Miranda Lubbers is Associate Professor at the Department of Social and Cultural Anthropology of the Autonomous University of Barcelona (UAB), Spain. She is the Director of the Research Group of Fundamentally Oriented Anthropology (GRAFO) and participates in the Laboratory of Personal Networks and Communities (egolab-GRAFO). Her research addresses two main areas: migration and transnationalism, and poverty and livelihood strategies. In both areas, she analyzes in particular the role that formal and informal social relationships and settings have in the production, mitigation or exacerbation of exclusion. For this aim, she applies personal network analysis that allows her to obtain a detailed, micro-level understanding of processes of integration, cohesion and exclusion.

Miranda received her PhD in Social Sciences from the University of Groningen, the Netherlands. Her thesis was supervised by Tom Snijders, Bert Creemers and Greetje Van Der Werf. After being a postdoctoral research fellow at the Groningen Institute for Educational Research at the University of Groningen, she moved to Spain and started to work at her current department. In 2006, she was awarded a Rubicon fellowship for young, talented researchers by the Netherlands Organisation for Scientific Research, in 2008, a Beatriu de Pinos fellowship by the Catalan government, and in 2010 the prestigious Ramón y Cajal senior research fellowship of the Spanish Ministry of Education. She also received the 2010 Award of Excellence in Research from her university. Her research has been published in indexed journals like Ethnicities, the Annals of the American Academy of Political and Social Sciences, Social Networks, International Sociology, the Journal of Research on Adolescence, and the European Journal of Social Psychology. She serves on the editorial board of Social Networks.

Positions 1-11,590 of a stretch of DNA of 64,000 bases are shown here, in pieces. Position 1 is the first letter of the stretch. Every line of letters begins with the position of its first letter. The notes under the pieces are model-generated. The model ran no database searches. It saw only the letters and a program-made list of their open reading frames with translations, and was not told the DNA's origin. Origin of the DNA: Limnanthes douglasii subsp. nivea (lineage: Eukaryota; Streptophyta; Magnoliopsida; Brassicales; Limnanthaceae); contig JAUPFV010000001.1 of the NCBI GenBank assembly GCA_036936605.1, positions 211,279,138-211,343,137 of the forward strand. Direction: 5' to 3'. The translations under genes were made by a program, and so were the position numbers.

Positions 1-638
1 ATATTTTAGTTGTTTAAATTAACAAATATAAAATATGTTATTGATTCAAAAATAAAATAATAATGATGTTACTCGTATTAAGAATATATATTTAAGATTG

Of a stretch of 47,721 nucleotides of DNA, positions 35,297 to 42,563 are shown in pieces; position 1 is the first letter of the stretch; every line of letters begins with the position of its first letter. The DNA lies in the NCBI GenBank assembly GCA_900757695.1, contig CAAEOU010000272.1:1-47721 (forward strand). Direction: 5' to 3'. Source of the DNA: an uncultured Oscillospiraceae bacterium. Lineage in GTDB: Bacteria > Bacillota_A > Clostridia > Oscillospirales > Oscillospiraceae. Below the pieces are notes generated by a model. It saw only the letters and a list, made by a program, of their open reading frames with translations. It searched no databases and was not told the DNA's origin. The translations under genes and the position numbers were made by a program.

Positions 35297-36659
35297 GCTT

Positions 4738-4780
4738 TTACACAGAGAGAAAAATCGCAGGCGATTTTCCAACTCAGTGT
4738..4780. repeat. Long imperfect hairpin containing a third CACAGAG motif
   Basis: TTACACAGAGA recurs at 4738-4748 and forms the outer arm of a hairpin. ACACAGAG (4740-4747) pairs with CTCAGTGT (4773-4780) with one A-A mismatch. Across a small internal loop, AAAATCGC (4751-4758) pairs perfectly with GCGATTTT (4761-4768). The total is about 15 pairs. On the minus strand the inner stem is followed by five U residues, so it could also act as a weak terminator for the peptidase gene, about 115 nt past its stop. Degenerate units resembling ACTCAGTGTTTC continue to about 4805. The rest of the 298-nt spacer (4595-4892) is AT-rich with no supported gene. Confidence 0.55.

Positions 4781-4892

Miranda is also the coordinator of the Master Degree Program in Anthropology: Advanced Research and Social Intervention and of the Doctoral Program in Social and Cultural Anthropology. In the undergraduate and graduate programs, she teaches about methods of qualitative, quantitative and mixed data analysis, about theories and analysis of personal networks, ethnographies of urban poverty, and about academic writing. Furthermore, together with José Luis Molina, she organizes and teaches a yearly international summer school about the measurement of personal networks.

 

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